Orchestra Iowa management and players have agreed to terms for a new two-year contract.
The two groups had been in negotiations over new terms, including wages for musicians, since January and held at least 10 meetings, the most recent of which took place this past Thursday.
The new contract will include a 3.3 percent wage increase for players in the first year and a 2.66 percent increase in the second year, Bruce Western, secretary for the American Federation of Musicians Local 137, told The Gazette on Monday.
Orchestra musicians went public with demands for higher pay in the new contract earlier this year, with players wearing yellow ribbons and distributing flyers to attendees at a Masterworks concert.
The players cited long hours and practice commitments in arguing they deserved better wages than “almost 30 percent less than peer orchestras.”
Orchestra management said in June that the musicians’ peer orchestra comparison “dramatically” misrepresented “a fair and accurate appraisal of symphonies which operate in a region comparable to Eastern Iowa.” Some of the cities, the management continued, had costs of living nearly 50 percent to 100 percent higher than that of Cedar Rapids.
Western said the musicians’ union will continue striving toward equitable pay. Of the agreed-upon wage increases, he said, “I would say we’ve made minimal progress toward that particular goal.”
Under the new contract, Western said, musicians also will be exempted from a requirement that they miss no more than one-third of the orchestra’s rehearsals or concerts, specifically for its Masterworks series.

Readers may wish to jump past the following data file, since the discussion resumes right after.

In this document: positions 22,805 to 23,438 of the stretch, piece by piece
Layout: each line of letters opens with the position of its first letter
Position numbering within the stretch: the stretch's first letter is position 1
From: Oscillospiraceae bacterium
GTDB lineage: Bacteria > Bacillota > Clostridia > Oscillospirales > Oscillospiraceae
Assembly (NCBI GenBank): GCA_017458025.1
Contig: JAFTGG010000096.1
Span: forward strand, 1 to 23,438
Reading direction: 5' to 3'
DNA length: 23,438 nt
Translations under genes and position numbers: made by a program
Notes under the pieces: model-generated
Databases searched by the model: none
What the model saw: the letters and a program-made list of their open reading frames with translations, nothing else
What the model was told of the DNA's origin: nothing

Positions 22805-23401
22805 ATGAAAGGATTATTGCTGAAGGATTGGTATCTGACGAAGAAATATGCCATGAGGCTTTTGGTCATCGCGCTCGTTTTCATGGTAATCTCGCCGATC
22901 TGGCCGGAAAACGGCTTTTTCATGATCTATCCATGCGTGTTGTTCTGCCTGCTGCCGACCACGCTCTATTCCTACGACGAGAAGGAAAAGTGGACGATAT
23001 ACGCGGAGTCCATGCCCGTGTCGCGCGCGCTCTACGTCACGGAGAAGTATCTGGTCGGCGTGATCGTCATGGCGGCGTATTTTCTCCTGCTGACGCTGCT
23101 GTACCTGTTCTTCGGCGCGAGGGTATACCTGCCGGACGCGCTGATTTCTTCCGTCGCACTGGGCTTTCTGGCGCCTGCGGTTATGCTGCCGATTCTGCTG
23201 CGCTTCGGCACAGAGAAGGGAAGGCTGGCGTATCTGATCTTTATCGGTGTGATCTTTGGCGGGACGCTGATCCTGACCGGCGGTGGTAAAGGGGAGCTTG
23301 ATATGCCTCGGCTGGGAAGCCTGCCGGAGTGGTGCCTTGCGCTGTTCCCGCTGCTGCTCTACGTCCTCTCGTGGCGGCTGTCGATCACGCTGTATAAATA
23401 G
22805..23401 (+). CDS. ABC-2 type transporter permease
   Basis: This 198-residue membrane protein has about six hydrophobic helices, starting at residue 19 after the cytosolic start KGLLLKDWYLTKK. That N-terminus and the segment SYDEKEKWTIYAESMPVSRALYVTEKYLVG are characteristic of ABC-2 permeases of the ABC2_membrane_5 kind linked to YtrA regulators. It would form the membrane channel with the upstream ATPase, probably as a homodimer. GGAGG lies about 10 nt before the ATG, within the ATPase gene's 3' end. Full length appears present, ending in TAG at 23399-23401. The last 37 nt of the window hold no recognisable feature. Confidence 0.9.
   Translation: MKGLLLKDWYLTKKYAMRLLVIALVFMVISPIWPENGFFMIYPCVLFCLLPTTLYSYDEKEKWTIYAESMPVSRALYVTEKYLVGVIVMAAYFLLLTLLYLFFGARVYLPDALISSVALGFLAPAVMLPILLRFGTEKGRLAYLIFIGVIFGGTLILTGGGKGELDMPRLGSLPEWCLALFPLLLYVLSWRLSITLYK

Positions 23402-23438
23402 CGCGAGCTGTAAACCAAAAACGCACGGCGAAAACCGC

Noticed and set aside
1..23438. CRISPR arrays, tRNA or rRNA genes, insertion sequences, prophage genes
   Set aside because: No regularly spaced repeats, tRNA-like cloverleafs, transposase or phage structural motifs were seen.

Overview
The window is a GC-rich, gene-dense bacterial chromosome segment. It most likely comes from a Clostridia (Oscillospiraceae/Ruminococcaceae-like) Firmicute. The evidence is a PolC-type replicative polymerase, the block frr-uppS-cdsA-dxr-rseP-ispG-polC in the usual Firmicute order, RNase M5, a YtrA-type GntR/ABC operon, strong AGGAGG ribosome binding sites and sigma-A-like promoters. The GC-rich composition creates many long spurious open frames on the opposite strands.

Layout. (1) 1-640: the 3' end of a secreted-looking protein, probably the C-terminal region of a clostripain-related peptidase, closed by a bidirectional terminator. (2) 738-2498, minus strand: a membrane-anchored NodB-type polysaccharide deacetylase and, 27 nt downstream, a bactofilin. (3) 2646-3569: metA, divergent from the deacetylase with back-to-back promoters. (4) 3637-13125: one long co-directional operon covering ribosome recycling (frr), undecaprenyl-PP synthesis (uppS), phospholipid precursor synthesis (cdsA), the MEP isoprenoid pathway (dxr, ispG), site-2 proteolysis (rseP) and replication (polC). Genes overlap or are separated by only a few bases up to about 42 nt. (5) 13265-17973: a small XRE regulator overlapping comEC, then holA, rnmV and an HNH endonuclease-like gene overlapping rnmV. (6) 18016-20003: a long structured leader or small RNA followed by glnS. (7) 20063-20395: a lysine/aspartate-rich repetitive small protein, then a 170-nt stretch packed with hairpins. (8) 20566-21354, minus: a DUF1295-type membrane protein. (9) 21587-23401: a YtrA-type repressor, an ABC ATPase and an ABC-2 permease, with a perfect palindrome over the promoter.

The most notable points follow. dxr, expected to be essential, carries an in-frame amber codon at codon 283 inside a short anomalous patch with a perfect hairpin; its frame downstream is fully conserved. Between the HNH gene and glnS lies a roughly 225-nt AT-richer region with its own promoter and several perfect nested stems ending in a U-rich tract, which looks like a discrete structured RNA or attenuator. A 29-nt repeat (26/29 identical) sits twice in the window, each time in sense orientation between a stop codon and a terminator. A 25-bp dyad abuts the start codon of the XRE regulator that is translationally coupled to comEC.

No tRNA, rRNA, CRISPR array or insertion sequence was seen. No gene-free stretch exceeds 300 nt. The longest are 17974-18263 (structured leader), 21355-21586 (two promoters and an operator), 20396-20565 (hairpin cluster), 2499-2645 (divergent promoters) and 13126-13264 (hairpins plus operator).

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The orchestra’s daytime rehearsal schedule can present a hardship for musicians with day jobs, Western said, noting, “it wasn’t a complete elimination of the (requirement), but it was a major break ... .”
Of Orchestra Iowa’s more than 60 musicians, 39 currently are American Federation of Musicians members.
The next step is for the contract to be drafted, said Alexis Dagit, the orchestra’s director of marketing and communications, and afterward, its final ratification could take place in November.
Until then, Dagit cautioned that the terms are tentative and some, such as the service requirement for rehearsals and concerts, may be addressed outside the contract.
Though the previous contract, negotiated in 2016, expired June 30, Dagit said the orchestra and the musicians’ negotiating committee reached an agreement, in advance of last weekend’s Brucemorchestra XII event, that the players would continue performing, with the knowledge that the contract was moving forward.
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